Sunday, April 24, 2016
Tuesday, February 16, 2016
On a summer strawberry pickers salary, I learned to be careful and clever with the gear I had. There were days with many fish, days with few and lots of days with none. With the Berkley I would also use simple light terminal tackle, paternosters and ragworm or crab, rolling and watch leads. But spinning the Krill and Toby were always for me what I enjoyed most. I had two types of fish to catch the easy ones based in and around Wexford harbour and the difficult ones based south on the coast at Kilmore and Rosslare. Difficult because it involved a 15-mile cycle, twice!
Over lots of time I developed different skills with each of the lures. They fished differently of course and I felt I could catch fish on most occasions with what I had learned. Any of that arrogance of competency was destroyed early one morning in the company of Clive Gammon at a reef near Rosslare as I stuck a Krill in a rock on the first cast, the least said the better!
I fished then with the attitude that the fish were always in front of me and it was up to me to catch them. I believed they were there swimming, hunting, waiting. If I was fishing and not catching it was because I wasn’t good enough or the fish didn’t want what I was using or they saw it too frequently or whatever.
I still fish like this today, I believe they are there. But now I believe that in many situations rightly or wrongly of course, that if I’m fishing and not catching that I must ‘fish’ less and spend more time waiting before I cast again. In some instances I’m impacting the fish if I continue to simply cast.
So I stop casting and I start fishing…
Wednesday, February 03, 2016
Saturday, January 30, 2016
Can we catch big bass consistently?
Is this a question we should be interested in?
Is it really that important that we pursue bigger fish?
Remember too in a healthy protected population of fish we could all be catching more and bigger fish – simple!
There’s a considerable angling challenge of course in pursuing bigger fish in a very much reduced population, which often leads us to conclude that once we catch one we have become better anglers. This is fine if we believe we have become a better angler than we have previously been because of the experience and focused effort but not so good if we think this has made us ‘better’, in some ways, than other anglers.
An angler spends forty hours a week for four weeks fishing for bass. He catches one fish greater than ten pounds each week. Without knowing the detail of his considerable effort we would consider him a master bass angler who has caught four specimen fish in a month! Perhaps we should read – after 160 hours of fishing he has caught four specimen fish.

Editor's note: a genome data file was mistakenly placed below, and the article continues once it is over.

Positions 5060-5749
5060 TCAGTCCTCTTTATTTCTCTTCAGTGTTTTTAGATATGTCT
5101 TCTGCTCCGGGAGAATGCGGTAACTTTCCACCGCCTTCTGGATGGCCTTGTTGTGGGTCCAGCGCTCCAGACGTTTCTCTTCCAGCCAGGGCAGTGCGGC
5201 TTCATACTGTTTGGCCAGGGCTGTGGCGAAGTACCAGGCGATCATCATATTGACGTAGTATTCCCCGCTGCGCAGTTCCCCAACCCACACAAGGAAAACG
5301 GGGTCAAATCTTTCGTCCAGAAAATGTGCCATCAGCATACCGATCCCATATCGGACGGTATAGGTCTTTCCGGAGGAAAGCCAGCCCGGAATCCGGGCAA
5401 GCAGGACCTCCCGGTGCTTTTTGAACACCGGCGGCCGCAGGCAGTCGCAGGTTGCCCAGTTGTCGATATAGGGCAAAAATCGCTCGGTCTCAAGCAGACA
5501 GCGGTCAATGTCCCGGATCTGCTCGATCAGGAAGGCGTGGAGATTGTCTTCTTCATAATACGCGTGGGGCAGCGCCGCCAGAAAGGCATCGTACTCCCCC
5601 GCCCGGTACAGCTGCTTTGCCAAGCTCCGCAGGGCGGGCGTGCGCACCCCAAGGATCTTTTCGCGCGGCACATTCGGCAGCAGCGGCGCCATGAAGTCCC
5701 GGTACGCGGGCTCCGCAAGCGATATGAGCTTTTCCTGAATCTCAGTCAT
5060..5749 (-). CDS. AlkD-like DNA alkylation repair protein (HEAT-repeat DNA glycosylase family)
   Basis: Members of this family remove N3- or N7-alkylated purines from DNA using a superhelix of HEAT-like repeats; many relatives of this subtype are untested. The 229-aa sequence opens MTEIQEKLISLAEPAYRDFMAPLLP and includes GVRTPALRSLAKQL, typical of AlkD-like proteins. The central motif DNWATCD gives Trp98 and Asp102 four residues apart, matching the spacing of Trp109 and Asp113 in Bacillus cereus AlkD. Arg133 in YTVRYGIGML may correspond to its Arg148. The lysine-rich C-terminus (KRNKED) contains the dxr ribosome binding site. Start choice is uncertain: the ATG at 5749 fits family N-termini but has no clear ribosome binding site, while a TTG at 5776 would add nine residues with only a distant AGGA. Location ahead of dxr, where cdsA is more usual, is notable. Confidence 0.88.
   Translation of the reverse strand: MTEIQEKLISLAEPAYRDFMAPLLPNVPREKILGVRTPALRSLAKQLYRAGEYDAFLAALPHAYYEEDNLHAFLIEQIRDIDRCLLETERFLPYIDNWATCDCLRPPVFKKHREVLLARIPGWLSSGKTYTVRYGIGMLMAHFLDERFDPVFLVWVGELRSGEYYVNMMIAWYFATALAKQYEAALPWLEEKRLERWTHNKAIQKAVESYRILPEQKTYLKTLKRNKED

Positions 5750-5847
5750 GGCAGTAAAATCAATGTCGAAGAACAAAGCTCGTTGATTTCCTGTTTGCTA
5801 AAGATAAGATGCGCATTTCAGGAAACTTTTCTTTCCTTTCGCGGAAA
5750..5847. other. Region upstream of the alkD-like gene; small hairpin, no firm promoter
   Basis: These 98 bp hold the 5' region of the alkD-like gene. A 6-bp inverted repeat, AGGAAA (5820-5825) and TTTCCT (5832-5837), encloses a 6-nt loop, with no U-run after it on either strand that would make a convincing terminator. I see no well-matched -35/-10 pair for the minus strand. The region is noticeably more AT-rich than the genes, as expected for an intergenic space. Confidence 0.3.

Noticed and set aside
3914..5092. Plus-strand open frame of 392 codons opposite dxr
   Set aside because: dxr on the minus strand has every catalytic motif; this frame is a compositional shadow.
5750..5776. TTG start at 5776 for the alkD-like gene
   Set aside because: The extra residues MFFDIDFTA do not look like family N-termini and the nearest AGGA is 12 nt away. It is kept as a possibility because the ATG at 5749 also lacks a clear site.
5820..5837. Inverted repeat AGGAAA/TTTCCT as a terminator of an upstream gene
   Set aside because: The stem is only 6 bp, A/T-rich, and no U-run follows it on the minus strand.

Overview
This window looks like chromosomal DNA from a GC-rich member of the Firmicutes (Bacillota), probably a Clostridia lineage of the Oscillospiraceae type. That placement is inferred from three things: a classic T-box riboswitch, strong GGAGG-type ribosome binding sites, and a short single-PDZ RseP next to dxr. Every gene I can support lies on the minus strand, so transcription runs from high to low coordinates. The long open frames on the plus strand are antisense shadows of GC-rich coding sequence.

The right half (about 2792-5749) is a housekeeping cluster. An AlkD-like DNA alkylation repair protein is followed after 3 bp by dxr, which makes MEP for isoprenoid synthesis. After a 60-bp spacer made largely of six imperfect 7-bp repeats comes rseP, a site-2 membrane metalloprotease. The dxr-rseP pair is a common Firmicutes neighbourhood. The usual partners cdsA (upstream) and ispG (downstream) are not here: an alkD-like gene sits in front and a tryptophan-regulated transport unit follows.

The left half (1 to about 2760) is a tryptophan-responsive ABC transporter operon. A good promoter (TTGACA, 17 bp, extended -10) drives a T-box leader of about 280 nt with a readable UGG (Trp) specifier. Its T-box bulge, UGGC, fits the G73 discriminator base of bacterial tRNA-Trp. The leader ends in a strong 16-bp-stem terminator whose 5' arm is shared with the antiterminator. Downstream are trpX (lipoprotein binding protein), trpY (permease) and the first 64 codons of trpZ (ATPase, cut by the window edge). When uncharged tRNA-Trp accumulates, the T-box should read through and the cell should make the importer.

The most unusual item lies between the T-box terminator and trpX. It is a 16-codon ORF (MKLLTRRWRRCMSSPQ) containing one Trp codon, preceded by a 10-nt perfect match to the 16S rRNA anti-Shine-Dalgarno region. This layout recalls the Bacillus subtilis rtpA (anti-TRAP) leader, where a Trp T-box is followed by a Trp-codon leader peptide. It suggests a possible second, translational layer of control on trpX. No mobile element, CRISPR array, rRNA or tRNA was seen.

Time on the water is one simple factor that will inevitably yield bigger fish to already capable and experienced anglers. The more time you are willing to invest the more likely it becomes that you will encounter bigger fish.
Some anglers who are prepared to spend a lot of time in pursuit of bigger fish will invest in specific locations with specific techniques, say eight hours a day lifting and dropping plastics in a current for five days to catch a ten pounder. We already know, and often too easily, that this is a deadly technique, so another capable angler spends two 20 hour weekends on the same technique and catches a ten pounder.
One angler catches a ten pounder after a week of fishing one angler after a weekend. It’s a question of perspective. But it is always related to personal effort and learning and technique and time on the water.
It’s probably inevitable that if we spend a lot of time at something we should also get better at it. This may not always be the case, but if we build on our experiences which have helped us to improve then it will be similar with bass fishing. The more time we spend and invest the better we become, if we are learning! To that extent we probably are catching two ten pounders in forty hours of effort. Or one fish in twenty hours of effort and so on.
We can get increasingly consistent with time effort and understanding. Our frequencey of capturing bigger fish will increase. What you do with this ‘learned consistency’ is for you to decide, you’ve earned it, you’ve done the time.
I once showed a very nice man how to cast a lure rod, how to control a surface lure, how to give the fish the bait. It took two hours. On the next tide he caught and landed an eleven-pound bass after twenty minutes of effort. He was happy beyond belief.
Within one year he was catching bass on the lure regularly
I once showed a very nice man how to cast a fly line, how to control a big streamer, how to give the fish the fly. It took two years. During the third year he caught and landed a ten-pound bass after eighteen months of effort. He was happy beyond belief.
Within three years he was catching bass on the fly regularly.
Both are now (if we were to think of it in such a way) on a one big fish every 50 hours and declining time routine ! – that’s if, of course, they stop and are bothered, which is doubtful, to count and weigh and measure that is!
Tuesday, December 01, 2015
‘I wonder sometimes that maybe as a result of my new found stability perhaps the words above or indeed similar thoughts are written too easily, without significance and perhaps they are not that important now. Are they too casually constructed in the new found comfort of a more stable and ‘normal’ lifestyle? Jim has come to his senses!
Do not be fooled into thinking that those ten years were not valid, not worthwhile, a meaningless exercise in fishing futility because believe me, no matter how I feel right now there is no ‘time’ and no ‘where’ I would rather be other than arriving to my home of a summer evening with my customers having spent a rewarding day attempting to catch bass on the Wexford coast’